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Throughout its 5,000-year history, S. Korea has had no shortage of heroes. But only one claims the title of “Seong-woong,” roughly translated as “a sacred hero.”
Adm. Yi Sun-shin (1545-1598) of the Joseon era is considered among history‘s greatest war heroes.
Revered for his undefeated record, loyalty to the country and the people, and unwavering courage and resolve that made him a model military leader during the time of the Japanese invasion in the 16th century, the admiral has been immortalized in books and films.
Veteran actor Choi Min-sik portrayed him in the 2014 movie “The Admiral: Roaring Currents,” which to this day is the biggest box office hit in South Korea. The film shows Yi uttering the famous words, “Those wishing to die will live, and those wishing to live will die,” to his men prior to the Battle of Myeongnyang.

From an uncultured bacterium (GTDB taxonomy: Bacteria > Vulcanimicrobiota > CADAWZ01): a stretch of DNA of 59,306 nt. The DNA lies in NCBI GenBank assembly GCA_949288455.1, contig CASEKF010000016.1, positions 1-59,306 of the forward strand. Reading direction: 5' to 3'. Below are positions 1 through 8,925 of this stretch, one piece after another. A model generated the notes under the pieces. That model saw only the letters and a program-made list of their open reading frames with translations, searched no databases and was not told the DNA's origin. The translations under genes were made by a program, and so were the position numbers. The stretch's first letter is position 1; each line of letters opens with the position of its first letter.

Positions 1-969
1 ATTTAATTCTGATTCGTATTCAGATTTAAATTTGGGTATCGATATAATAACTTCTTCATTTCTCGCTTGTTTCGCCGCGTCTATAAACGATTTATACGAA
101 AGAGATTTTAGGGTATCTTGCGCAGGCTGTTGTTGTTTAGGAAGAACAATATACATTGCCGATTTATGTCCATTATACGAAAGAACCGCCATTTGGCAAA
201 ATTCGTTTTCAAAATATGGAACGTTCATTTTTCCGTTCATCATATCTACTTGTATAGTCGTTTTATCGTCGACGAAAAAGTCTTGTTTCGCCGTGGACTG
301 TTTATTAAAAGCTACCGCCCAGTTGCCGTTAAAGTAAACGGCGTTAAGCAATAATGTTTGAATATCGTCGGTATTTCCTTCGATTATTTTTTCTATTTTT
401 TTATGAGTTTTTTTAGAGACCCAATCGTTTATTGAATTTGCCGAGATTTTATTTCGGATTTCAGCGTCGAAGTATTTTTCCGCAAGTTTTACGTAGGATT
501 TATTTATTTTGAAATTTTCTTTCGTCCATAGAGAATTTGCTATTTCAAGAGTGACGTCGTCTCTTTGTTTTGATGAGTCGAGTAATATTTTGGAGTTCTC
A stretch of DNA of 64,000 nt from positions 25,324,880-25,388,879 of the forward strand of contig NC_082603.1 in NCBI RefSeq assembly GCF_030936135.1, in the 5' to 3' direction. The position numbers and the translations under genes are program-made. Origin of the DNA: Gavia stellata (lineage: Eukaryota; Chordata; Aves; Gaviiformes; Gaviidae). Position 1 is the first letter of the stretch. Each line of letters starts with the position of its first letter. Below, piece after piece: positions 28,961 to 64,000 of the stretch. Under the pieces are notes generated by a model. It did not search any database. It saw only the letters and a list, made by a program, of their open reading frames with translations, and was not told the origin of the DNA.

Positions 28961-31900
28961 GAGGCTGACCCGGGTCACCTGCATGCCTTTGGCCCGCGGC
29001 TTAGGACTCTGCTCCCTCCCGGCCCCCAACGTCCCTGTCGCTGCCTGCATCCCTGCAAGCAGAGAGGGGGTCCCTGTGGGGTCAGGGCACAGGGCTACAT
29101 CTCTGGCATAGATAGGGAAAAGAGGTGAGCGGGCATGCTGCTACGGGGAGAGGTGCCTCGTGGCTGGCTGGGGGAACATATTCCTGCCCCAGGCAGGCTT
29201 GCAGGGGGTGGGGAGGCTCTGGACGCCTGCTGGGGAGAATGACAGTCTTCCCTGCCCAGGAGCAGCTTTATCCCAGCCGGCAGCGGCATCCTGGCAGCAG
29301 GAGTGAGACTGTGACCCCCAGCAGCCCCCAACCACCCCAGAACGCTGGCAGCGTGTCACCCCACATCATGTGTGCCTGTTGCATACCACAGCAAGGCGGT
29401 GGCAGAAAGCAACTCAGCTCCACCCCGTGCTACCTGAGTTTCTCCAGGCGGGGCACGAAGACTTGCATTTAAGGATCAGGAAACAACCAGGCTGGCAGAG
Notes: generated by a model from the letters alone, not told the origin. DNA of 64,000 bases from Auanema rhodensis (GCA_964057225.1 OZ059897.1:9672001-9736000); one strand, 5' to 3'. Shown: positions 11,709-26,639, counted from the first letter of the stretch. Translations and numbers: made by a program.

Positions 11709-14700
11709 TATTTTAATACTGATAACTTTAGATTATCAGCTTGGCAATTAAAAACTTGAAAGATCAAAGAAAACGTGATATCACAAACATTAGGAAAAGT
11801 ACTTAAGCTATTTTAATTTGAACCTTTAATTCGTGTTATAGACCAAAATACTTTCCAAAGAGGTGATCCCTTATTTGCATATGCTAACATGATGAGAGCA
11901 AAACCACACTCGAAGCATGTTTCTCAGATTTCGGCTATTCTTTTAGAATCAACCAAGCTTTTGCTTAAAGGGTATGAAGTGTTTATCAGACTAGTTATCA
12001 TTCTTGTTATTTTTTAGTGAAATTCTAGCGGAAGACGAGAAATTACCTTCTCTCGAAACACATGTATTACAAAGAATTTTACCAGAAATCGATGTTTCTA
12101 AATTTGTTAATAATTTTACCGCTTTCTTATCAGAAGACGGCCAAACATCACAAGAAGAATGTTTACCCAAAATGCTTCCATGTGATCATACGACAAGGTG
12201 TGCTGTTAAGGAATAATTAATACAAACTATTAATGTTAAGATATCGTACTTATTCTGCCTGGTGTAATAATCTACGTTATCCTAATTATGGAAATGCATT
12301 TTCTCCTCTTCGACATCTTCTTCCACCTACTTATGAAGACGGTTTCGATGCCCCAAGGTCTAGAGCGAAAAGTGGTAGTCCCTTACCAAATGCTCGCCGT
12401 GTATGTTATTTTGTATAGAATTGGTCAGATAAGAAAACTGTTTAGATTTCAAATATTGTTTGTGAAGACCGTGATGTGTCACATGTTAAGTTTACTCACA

This meant he and his men could win the upcoming battle if they fought without fearing for their lives since they were sailing into an almost certain death: Yi was commanding 12 warships against over a hundred vessels of the Japanese armada. Not swayed by grim prospects, Yi told King Seonjo that Joseon Navy would prevail with the words, “I still have 12 ships under my command.”
The story of Yi continued on the silver screens with the “Hansan: Rising Dragon,” which takes place before “Roaring Current,” which opened this July. In this epic, directed by the same auteur Kim Han-min, a different acclaimed actor, Park Hae-il, plays Yi in the historic Battle of Hansando, in which Yi defeated an overwhelming Japanese force with the famous Turtle-shaped warships using a “crane’s wing” formation.
The last in the trilogy, yet to come, will cover the Battle of Noryang. Noryang was the last expedition of Yi, during which he was fatally shot and left what would be his most famous quote “Do not let the enemies learn of my death.”